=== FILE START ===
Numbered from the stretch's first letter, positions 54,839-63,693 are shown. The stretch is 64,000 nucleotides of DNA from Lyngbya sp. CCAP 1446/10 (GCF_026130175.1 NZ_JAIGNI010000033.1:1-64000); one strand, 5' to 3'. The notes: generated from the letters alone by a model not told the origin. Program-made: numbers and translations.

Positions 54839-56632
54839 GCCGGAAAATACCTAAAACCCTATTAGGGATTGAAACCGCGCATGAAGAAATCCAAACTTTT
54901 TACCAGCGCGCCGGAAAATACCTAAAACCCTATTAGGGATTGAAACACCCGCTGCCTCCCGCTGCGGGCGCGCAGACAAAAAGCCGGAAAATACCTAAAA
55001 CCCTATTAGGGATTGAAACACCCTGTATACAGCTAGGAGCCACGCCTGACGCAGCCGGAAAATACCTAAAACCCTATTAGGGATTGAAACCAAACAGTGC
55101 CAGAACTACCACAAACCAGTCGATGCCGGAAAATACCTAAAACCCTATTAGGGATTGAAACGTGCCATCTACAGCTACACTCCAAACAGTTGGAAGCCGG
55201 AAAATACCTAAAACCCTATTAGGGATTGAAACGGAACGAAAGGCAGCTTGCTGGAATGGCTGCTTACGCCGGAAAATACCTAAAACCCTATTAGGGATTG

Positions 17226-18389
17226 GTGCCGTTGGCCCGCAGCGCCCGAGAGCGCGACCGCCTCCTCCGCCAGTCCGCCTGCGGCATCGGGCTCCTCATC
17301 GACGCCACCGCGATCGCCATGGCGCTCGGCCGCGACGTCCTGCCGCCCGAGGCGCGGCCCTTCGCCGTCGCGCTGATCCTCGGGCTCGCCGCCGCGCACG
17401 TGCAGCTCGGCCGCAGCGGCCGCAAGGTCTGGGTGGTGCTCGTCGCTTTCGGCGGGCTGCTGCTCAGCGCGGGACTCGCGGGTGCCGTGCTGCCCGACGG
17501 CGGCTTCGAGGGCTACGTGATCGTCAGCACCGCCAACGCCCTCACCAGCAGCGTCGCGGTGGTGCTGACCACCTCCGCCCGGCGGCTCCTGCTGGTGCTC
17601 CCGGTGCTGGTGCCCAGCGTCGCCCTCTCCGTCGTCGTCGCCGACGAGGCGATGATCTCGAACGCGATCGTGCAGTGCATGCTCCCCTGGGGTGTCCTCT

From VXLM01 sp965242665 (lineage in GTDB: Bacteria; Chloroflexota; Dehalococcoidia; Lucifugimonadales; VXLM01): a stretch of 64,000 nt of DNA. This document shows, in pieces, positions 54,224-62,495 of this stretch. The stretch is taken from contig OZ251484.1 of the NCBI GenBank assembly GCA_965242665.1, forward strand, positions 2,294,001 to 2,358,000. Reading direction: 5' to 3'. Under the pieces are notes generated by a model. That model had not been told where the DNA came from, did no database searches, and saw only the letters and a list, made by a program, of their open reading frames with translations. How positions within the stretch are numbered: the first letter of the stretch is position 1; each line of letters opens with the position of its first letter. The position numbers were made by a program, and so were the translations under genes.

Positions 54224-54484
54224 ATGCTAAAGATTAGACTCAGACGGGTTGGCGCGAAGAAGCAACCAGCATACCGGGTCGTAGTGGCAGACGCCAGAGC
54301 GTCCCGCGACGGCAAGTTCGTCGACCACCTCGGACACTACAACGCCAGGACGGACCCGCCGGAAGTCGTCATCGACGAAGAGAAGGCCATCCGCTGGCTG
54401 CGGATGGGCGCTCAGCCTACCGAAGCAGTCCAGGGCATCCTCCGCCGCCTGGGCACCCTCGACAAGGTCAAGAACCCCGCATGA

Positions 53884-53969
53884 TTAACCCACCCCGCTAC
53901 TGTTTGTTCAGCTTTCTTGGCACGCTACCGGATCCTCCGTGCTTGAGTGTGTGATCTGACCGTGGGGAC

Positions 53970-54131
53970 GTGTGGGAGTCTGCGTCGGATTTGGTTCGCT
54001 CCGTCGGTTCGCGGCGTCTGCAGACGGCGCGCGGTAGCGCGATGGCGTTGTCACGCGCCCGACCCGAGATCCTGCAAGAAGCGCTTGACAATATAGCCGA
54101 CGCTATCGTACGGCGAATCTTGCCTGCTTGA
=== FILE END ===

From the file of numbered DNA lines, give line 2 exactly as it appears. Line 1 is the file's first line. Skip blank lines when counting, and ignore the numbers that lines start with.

Positions 54839-56632